[R] Evaluation of defaults in functions

Luke Tierney luke at stat.uiowa.edu
Fri Sep 29 17:12:44 CEST 2006

On Fri, 29 Sep 2006, Prof Brian Ripley wrote:

> On Thu, 28 Sep 2006, hadley wickham wrote:
>>> And, to answer the specific question: Yes, R has lazy evaluation,
>>> everywhere. Arguments are always evaluated if and when they are
>>> needed.
>> But doesn't R has a rather limited force of lazy evaluation? - you
>> have no control over it, apart from that arguments are evaluated
>> lazily.  This rather limited compared to other languages (no lazy
>> lists etc)
> I'd say that was a rather pure form.

There are not all that many other languages that use lazy evaluation.
Those that do are for the most part pure or nearly pure functional
languages--Haskell is probably the main example.  These go much
further in their use of lazy evaluation than R.  For analogs of the R

         x <- f(x)
         x + f(x)

only the last one is guaranteed to result in f being called. This
makes many things conceptually cleaner and also automatically supports
lazy data structures, which allows one to express things like infinite
sequences.  Some of the downsides are a more complex (or at least
very different) implementation and that I becomes very hard to reason
about performance.  One of the reasons performance is hard to sort out
is that it is (deliberately, because of the declarative nature of
these languages) hard to know exactly when an evaluation will occur.

Contrary to Hadley's comment R actually provides quite a lot of control since
assignments are guaranteed to cause evaluation, e.g. in

     g <- function(x) {
         x <- x # forces evaluation

the argument is guaranteed to be evaluated.  The function force()
makes this a little more readable (avoids the need for a comment).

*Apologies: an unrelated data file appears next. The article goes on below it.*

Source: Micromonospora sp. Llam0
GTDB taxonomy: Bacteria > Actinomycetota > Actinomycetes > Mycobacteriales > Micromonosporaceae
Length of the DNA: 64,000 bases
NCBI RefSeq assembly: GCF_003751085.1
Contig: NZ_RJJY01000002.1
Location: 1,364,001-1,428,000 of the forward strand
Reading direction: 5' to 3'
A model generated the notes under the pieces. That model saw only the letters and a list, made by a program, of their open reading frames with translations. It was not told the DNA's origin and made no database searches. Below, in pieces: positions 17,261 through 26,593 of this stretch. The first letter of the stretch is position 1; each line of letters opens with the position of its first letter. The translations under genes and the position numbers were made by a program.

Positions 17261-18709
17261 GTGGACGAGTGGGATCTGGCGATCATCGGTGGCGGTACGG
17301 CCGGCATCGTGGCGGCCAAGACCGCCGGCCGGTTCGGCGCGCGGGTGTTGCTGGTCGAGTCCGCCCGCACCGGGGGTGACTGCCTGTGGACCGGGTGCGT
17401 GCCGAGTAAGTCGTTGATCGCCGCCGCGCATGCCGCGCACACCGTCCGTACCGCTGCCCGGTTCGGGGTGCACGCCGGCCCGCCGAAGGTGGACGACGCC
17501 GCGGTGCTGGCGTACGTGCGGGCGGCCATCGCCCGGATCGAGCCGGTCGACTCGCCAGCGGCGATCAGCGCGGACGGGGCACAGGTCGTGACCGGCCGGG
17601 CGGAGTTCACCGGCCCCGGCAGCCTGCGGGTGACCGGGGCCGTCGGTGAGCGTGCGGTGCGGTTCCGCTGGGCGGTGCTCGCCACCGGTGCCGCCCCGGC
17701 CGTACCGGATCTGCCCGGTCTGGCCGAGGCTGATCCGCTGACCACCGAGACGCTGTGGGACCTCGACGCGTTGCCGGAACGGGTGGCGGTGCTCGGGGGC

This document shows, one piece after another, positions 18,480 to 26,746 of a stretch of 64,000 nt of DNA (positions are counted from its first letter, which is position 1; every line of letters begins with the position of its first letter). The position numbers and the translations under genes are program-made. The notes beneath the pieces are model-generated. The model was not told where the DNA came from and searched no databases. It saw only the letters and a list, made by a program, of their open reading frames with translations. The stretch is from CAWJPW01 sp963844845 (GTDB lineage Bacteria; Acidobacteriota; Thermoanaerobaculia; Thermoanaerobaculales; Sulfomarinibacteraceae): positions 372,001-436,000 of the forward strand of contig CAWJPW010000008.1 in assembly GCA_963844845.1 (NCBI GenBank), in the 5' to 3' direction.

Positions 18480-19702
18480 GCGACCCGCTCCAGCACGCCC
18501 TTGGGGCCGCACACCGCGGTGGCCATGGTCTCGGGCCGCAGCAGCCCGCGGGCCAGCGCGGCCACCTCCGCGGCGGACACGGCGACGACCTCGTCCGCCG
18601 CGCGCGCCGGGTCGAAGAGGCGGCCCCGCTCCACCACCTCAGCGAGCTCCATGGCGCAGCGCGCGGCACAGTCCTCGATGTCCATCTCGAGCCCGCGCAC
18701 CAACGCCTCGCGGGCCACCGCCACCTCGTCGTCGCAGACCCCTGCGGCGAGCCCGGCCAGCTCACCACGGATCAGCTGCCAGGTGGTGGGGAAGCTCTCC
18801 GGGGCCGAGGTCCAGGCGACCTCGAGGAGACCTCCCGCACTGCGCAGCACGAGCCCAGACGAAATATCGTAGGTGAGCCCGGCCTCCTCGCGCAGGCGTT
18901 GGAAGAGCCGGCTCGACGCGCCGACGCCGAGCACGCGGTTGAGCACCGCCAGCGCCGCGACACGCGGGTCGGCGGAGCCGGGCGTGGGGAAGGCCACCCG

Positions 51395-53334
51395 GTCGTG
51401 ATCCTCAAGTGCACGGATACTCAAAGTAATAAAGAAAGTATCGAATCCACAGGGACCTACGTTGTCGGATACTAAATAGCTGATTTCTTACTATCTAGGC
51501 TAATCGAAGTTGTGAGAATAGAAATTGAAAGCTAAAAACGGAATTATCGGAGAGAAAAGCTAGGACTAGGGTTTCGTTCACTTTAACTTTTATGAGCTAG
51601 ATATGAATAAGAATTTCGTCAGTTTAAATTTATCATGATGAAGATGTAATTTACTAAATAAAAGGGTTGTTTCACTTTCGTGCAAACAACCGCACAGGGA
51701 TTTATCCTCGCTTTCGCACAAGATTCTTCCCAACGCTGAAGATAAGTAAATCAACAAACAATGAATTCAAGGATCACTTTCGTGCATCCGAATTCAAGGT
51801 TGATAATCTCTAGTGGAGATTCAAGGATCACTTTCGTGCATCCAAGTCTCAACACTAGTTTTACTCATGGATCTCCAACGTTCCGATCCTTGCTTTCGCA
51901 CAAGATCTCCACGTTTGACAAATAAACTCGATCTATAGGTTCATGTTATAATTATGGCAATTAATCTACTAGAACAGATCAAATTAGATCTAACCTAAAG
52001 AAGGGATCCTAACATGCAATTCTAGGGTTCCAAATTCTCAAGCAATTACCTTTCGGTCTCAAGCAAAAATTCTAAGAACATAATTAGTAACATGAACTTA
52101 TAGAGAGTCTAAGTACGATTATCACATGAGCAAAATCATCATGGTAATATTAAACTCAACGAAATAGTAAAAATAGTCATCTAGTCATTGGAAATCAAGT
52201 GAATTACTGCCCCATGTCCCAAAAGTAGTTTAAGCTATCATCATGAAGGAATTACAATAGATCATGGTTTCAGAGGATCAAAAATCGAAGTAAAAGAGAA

> However, Peter's statement is not quite true. R has several types of
> functions, and I think he is referring to closures, the functions written
> in R itself.  The argument handling in the built-in functions (primitive
> and .Internal) is different, and they will often evaluate all the
> arguments whether needed or not.

I think Peter's statement is OK with respect to evaluation since you
can think of `+` as being implemented as

     `+` <- function(x,y) {
         ... internal code to add x, y ...

so y would be guaranteed to be evaluated even if the value of x would
cause the internal code to throw an error, for example (though not if
evaluation of x causes an error).  Builtins are of course different in
that they don't do argument matching, but that is another issue.

Lazy data structures can be implemented in R on top of the limited
lazy evaluation mechanism.  I experimented with this for fun a one
point.  Some code is in http://www.stat.uiowa.edu/~luke/R/lazy/.  This
is out of date but not too hard to fix.  Insuring memory efficiency is
still a bit tricky; some comments are int he notes at this site.



Luke Tierney
Chair, Statistics and Actuarial Science
Ralph E. Wareham Professor of Mathematical Sciences
University of Iowa                  Phone:             319-335-3386
Department of Statistics and        Fax:               319-335-3017
    Actuarial Science
241 Schaeffer Hall                  email:      luke at stat.uiowa.edu
Iowa City, IA 52242                 WWW:  http://www.stat.uiowa.edu

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